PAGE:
Taxes affecting only those who eat - GUEST OPINION


April 20, 2004


By Trent Loos, farmer and talk show host
To submit a Letter to the Editor:







OPINION - Illinois' Governor Rod Blagojevich is currently proposing the elimination of the sales tax exemption for farmers. The net result to the Illinois budget is reportedly an addition of $29 million.

Most every segment of the Illinois agriculture community has publicly stated opposition to this initiative. The fear of chasing purchases out of state creates a major negative impact on Illinois agri-business. It appears that the current governor has taken a "So what?" stance on agriculture.

Maybe Illinois doesn't need to convert natural resources into human consumable products?

Let's take a look at what livestock agriculture means to Illinois.

The meat and dairy complex is an $18.1 billion dollar industry comprising 4.81% of the state's total economy. As of 2002, 681 businesses beyond the farm are in the meat and dairy processing sector, 59% in Chicago.

In addition, livestock in the state consume eleven percent of the corn and eight percent of the soybeans grown here. These grains, in combination with forages, are valued at $689 million annually.

A typical year in Illinois crop production looks like this: Corn planting will consist of eleven million acres with values in excess of $3.5 billion. The soybean acreage is typically around 10.6 million acres with an average value of $2.5 billion.

Six hundred eighty thousand acres of winter wheat generate nearly $100 million in revenue. Grain sorghum on 80 thousand acres is worth $17 million. There is hay production on 800 thousand acres valued at over $200 million.

So what is the answer? If in fact the Illinois budget truly needs a $30 million boost, where do we get it?

I have a solution. After all, no one should be critical of a situation without providing solutions.

Let's do a little cowboy arithmetic. We will assume that three million fans will attend Cubs' games this year. In addition, two million should attend White Sox games. If that number of people can afford to spend a minimum of $28 for each ticket, a $6 tax on each ticket would not even be noticed. The $28 plus ticket price would not include the cost of each $5 beer, popcorn, hot dog, etc.

So what is six more measly dollars? Before you know it, the $30 million needed will be generated and everybody will be happy.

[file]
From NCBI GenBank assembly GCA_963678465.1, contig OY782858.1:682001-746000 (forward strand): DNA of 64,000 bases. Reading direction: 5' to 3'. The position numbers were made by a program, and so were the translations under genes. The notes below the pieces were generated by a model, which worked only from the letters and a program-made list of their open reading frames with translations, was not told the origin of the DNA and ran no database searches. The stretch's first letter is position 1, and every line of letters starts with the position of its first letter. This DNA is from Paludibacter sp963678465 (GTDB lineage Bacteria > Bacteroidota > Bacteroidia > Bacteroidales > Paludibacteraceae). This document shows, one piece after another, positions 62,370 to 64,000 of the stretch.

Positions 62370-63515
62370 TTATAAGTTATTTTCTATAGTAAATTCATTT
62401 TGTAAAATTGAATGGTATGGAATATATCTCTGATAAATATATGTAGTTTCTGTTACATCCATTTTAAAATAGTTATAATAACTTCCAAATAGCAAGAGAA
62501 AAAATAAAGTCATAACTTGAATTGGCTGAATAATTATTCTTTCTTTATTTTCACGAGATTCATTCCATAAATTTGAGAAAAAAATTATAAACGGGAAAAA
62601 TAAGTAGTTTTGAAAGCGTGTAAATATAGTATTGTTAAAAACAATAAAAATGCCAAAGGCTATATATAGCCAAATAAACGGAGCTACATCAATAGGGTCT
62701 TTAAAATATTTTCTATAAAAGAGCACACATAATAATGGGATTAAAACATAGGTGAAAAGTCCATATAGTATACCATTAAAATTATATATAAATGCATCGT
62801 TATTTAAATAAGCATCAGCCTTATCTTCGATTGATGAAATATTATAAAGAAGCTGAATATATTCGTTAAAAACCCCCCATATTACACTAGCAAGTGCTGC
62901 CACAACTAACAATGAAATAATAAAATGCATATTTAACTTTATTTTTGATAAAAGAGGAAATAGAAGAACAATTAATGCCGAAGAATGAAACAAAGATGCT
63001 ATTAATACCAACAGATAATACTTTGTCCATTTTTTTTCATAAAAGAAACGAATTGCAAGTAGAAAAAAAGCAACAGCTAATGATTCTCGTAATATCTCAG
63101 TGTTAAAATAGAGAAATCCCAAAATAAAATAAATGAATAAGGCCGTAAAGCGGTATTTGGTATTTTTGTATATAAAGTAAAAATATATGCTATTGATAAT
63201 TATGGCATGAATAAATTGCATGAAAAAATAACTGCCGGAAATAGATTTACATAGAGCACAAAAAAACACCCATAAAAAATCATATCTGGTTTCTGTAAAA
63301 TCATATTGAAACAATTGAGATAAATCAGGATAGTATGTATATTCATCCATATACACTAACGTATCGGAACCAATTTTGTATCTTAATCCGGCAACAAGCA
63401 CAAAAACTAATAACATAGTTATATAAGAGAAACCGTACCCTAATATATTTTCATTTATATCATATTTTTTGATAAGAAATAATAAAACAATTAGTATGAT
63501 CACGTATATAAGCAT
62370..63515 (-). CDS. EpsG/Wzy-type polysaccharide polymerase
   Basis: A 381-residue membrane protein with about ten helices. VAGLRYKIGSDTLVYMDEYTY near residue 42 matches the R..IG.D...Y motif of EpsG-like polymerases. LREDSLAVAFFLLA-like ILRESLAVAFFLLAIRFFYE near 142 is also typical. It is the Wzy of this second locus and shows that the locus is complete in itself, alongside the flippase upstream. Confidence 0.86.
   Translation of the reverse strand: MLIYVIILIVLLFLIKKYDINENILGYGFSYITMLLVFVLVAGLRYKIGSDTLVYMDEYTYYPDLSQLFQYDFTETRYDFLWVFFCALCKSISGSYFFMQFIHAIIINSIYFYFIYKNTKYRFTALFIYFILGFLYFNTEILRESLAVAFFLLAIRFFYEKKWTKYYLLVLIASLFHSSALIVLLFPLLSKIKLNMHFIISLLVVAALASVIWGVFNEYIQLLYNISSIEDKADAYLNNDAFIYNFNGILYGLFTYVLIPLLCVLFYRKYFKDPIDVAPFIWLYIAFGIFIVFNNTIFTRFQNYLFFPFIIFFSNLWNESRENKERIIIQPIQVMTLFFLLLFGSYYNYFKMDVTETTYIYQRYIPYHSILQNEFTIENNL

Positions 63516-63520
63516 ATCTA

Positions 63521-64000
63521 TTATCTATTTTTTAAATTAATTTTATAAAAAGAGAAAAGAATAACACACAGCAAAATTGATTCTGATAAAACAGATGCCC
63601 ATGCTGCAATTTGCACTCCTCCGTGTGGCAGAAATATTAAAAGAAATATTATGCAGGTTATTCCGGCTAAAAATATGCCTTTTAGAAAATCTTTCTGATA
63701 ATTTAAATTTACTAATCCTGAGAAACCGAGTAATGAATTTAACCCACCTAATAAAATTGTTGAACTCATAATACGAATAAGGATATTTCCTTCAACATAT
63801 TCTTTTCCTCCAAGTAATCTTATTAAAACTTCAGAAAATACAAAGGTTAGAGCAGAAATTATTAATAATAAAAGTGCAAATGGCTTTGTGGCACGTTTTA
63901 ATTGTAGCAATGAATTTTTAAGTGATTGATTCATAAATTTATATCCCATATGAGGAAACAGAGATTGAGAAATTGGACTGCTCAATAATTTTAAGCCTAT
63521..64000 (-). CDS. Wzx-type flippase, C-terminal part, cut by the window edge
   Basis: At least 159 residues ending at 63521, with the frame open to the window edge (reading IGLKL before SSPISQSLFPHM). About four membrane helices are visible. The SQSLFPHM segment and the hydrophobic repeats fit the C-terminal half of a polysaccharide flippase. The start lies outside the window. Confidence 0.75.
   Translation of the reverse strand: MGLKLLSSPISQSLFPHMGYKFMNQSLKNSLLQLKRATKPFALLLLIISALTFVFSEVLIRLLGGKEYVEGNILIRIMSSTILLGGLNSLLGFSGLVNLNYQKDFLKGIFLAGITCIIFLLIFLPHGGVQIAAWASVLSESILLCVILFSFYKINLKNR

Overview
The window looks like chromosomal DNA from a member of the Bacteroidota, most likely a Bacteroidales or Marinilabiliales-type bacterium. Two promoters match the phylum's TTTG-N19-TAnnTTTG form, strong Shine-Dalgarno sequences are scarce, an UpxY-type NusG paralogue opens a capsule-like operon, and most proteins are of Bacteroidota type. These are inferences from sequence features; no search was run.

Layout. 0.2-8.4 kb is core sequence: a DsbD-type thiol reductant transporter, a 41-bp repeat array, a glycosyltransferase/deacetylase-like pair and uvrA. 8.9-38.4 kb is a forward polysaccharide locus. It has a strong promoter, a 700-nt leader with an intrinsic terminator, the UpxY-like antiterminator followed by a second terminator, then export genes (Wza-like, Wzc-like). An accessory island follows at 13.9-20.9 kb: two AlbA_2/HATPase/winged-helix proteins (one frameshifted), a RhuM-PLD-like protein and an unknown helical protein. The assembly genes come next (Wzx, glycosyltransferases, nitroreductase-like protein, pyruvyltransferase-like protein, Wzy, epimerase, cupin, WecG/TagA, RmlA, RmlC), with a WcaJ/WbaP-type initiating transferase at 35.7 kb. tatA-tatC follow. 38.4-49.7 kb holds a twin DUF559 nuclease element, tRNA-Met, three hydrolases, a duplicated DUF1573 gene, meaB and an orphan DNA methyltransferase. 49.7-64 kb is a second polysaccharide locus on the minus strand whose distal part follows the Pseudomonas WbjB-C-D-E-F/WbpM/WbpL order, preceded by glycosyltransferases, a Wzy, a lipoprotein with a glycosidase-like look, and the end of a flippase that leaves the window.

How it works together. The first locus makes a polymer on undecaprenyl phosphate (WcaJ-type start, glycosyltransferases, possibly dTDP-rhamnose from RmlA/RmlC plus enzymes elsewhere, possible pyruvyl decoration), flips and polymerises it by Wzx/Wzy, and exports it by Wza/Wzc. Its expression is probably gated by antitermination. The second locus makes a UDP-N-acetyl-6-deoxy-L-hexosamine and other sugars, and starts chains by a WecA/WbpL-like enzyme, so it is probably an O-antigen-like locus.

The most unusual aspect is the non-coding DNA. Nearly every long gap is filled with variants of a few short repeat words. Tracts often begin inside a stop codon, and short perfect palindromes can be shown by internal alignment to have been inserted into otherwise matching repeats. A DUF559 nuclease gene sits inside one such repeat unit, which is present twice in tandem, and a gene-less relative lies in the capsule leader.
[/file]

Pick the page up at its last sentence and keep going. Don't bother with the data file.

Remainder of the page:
But why would any state want to generate revenue from the chosen few who are so fortunate as to be able to afford to go to a baseball game? After all, there are twelve million people in the state of Illinois.

The Governor has repeatedly stated that his "anti-ag" tax will only affect one percent of the residents in the state -- those being farm families.

Why should 1500 Illinois farm families be expected to carry the burden of this tax base?

It seems we have such a disconnect at all levels about food production. We have been living in an era where oil is the global currency. There can be little doubt that the currency of the future is food.

Why do elected officials continue to overlook the fact that if we add a penny tax here and a nickel there, food production will follow the same trend that every other natural resource?

I do not want to live in a country that relies on imported food to feed 290 million people each day. Food production is a means of national security. Illinois has a reputation for having an abundance of natural resources that, in combination with human intelligence, makes it one of the most envious states in the nation when it comes to food production.

Why would we do anything to risk losing a position that has been earned through generations of hard work and dedication?

Government bureaucrats want to shove unnecessary cost regulations and compliance down our throats because farmers are only two percent of the state's population.

Someday they will realize that tax increases like this actually affect every person in the state of Illinois that consumes food. That means everyone, doesn't it?



Trent Loos is a sixth generation United States farmer, host of daily radio show Loos Tales and founder of Faces of Agriculture, non-profit organization putting the human element back into the production of food. Get more information at or email Trent at